Will JPMorgan Shareholders Demote Jamie Dimon?

JPMorgan Chase (NYSE:JPM) is scrambling to keep chairman and CEO Jamie Dimon in both positions as disgruntled shareholders try to deliver a vote that would effectively demote him. JPMorgan’s board delivered a hearty endorsement of Dimon’s performance in late March following a rough period for the chief executive resulting from the “London Whale” investment debacle.

Though he had enjoyed widespread popularity and admiration before the events of May 2012, Dimon’s reputation was hurt badly by the failed London office investment and the resulting fallout. Matters have gotten worse as Senate committee hearings have brought into public view embarrassing details about the trade. Criminal charges are pending, though sources indicate Dimon will not be one of the figures cited as criminally responsible.

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However, Dimon’s perception as unflappable and expert in all aspects of the job has disappeared. The shareholder proposal to separate the jobs of chief executive and board chairman would allow for more accountability in the upper reaches of JPMorgan’s operation, but it would also represent a demotion for Dimon. Faced with an uncertain line of succession, many shareholders are pledging to vote against the separation of jobs. Many expect Dimon to resign if the proposal passes.

Most of the largest banks keep one person in both roles, though Bank of America (NYSE:BAC) Citigroup (NYSE:C) have separated the positions in recent years to indicate a new direction for the company. The proposal to split the roles at JPMorgan cites the $6.2 billion in “London Whale” losses as well as the ensuing court proceedings that have cast the company in an unfavorable light. Nonetheless, the board’s backing of Dimon indicates it is happy with the chief executive’s response to the disaster, not to mention his expert work at the helm of JPMorgan in 2009 and beyond.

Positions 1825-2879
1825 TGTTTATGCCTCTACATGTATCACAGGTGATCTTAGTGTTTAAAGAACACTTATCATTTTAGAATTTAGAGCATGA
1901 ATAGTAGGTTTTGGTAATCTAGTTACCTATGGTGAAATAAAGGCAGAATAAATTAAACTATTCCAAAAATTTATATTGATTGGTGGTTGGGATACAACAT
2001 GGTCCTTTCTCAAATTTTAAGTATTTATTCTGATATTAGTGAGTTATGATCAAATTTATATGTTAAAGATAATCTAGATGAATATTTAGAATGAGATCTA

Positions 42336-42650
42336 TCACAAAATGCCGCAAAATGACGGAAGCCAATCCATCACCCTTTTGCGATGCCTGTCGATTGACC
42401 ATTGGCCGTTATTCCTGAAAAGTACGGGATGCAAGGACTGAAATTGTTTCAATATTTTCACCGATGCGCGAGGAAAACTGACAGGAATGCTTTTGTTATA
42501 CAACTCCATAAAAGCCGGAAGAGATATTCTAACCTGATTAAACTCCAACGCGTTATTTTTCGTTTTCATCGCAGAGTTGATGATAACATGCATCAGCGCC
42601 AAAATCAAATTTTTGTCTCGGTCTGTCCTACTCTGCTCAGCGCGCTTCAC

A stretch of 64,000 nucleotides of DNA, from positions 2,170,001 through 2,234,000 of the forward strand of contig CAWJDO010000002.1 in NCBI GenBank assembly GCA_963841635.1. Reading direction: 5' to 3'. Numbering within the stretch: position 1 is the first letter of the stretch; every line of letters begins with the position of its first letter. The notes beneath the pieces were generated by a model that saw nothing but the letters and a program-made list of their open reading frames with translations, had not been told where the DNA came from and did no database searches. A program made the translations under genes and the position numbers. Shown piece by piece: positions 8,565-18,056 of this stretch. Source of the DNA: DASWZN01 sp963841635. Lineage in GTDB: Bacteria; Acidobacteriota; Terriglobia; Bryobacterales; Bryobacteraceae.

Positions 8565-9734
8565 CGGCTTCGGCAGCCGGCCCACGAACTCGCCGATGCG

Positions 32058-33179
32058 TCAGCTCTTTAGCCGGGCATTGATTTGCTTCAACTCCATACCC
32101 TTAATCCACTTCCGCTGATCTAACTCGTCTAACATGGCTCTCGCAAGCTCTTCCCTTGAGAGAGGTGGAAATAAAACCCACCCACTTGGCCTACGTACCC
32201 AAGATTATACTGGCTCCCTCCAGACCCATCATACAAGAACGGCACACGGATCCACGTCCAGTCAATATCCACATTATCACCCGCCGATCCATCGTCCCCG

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The board’s approval of Dimon mentioned the company’s strong financial performance before and after the losses, hinting at Dimon’s ability to right the ship no matter the scandal at hand. Since the main shareholders in the company typically vote with JPMorgan management, it is unlikely the group lobbying for Dimon’s demotion can collect the necessary votes for the meeting in May. However, developments in the Senate hearings could change the tenor of the discussion in the days to come.

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